Great post. It was well “thought out of”.
I echo Anas’ comments and say that the not-for-profit model is not sustainable for the long run. Why can’t the CIA just acquire Q-tel and merge the two organizations? What value does it have to have Q-tel running as a stand-alone company?
Great post D-shaq. For me there are two things that Nike does better than anybody else: 1. having a global reach and its innovative shoe designs.
Growing up in Senegal there were 3 things I knew about America: rap stars, Coca Cola, and Nike. Nike was able to connect with the global world through its endorsements of popular athletes. You saw that in the Nike case and how the company sponsored the Brazil team. I grew up idolizing that team and over time, as I became more interested in basketball and tennis, I started loving Kobe Bryant, Nadal, Ronaldo, Federer (all sponsored by Nike).
As an avid soccer player, I loved Ronaldo and the Mercury vapor shoes. I also loved Kobe Bryant’s shoes, shoes I proudly wear today. The company has found ways to innovate in its shoes and keep being relevant to its billions of customers worldwide.
Its challenge remains to do local production in emerging markets while respecting human rights. There were articles written that Nike works its employees very hard and the pay was low. If Nike is able to scale up manufacturing in these markets while maintaining a strong human rights record, it will continue to grow at double digits
The second aspect that stands out to me is it
Good article Vimit. I think you outlined the business model well. I think that there is a lot of value in understand Emirate’s core strategy of becoming the premier airline for connecting people. The airlines strategy is well aligned with Dubai’s strategy of making the Emirate as a prime tourist destination. Furthermore, the service and the staff are key differentiators of Emirates. The airline recruits young and attractive people from all over the world. On every Emirates flight, the lead cabin crew announces all the languages spoken by the staff. It allows people to be understood in their own language and in turn to be better catered.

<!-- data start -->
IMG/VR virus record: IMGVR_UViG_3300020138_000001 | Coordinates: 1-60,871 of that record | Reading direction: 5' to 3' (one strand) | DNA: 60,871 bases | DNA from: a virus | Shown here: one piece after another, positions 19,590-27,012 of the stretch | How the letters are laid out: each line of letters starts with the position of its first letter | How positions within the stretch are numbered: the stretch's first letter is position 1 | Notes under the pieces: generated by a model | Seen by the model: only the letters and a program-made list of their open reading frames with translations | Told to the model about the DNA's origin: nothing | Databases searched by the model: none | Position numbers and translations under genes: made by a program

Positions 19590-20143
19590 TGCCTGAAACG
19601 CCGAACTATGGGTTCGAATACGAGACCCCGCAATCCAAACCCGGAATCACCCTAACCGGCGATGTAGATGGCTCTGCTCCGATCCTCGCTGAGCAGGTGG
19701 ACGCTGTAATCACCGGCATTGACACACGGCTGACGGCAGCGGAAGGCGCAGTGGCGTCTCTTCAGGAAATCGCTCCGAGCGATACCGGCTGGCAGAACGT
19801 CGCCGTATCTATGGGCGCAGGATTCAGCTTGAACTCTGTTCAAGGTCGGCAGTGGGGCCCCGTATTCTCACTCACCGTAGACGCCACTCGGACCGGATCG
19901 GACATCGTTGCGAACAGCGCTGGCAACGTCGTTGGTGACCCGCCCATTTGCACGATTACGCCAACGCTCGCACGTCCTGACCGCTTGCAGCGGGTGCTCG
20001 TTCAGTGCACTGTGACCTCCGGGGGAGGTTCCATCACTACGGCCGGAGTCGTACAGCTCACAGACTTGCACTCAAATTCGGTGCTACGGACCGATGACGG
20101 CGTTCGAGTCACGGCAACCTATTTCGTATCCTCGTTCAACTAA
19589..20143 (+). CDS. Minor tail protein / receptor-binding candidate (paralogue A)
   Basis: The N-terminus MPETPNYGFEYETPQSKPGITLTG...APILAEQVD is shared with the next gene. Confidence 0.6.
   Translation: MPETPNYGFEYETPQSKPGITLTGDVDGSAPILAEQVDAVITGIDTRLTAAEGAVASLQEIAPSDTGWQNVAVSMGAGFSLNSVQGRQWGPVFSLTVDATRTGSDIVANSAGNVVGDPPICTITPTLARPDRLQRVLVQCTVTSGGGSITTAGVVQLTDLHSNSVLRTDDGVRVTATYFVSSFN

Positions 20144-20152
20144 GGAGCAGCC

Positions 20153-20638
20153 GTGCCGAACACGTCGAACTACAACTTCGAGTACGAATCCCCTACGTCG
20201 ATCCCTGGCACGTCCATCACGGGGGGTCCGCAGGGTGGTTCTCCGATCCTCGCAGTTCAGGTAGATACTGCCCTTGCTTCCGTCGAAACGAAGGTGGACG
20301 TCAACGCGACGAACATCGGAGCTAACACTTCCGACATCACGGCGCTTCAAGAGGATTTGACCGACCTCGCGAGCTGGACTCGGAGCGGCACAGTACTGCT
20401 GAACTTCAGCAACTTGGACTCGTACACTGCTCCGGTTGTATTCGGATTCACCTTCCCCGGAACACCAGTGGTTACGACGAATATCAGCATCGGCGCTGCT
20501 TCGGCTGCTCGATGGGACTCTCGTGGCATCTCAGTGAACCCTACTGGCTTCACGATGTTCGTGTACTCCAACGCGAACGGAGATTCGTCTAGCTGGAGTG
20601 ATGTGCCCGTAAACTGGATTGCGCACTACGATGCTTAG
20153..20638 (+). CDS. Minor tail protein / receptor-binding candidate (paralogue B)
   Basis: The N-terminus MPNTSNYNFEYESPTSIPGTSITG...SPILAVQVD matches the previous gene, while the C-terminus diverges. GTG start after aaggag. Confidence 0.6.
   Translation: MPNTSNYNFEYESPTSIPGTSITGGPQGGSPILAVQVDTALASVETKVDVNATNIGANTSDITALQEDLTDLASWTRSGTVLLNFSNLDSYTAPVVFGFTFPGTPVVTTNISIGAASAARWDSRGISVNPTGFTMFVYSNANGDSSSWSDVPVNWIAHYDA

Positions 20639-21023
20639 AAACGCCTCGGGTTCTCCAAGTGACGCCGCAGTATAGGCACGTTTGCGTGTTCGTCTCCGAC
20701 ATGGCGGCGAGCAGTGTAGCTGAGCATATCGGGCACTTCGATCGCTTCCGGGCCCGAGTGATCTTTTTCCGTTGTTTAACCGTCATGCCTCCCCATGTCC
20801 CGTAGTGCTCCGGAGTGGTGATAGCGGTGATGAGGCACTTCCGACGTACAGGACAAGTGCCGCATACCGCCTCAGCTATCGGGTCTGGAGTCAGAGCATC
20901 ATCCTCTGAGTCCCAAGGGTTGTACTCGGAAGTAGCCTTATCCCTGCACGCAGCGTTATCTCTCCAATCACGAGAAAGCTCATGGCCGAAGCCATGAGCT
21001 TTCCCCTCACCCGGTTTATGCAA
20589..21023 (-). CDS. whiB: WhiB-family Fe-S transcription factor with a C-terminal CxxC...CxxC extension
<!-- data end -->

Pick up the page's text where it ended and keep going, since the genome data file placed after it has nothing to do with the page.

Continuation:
Its selection of fleet is also worth expanding on. The A380 has become a new way of flying, especially in Business or First Class. These fleets are mostly on the European, Asian, and US routes. Attached to this is its loyalty rewards points, Skywards. As a Skywards Gold member for example, you are guaranteed economy seat with at least 48 hours in advance.
Overall, there are many more ways in which Emirates distinguishes itself and it is good to keep those in mind, especially on the service and the destinations choices. I have taken Emirates over 250 times while a Consultant living in Dubai and I would not want to switch airlines anymore. I have been converted
Z! I think this is a fascinating model and I think it has huge potential in providing quality access to education for the people at the bottom of the pyramid. But I fundamentally have a problem with a for-profit institution using education for short term profits. I see value in a partnership with the government in order to facilitate scaling this model and participate in teacher education.
One way would be to use this as a pilot and then bring the government on board and have a phased roll-out. Education should be the duty and responsibility of the government and it should be used by for-profits to benefit from the unfortunate situation of the citizens it seeks to serve. I always favor government as a key stakeholder in this space and public-private partnerships are the way to go to scale and continue to do good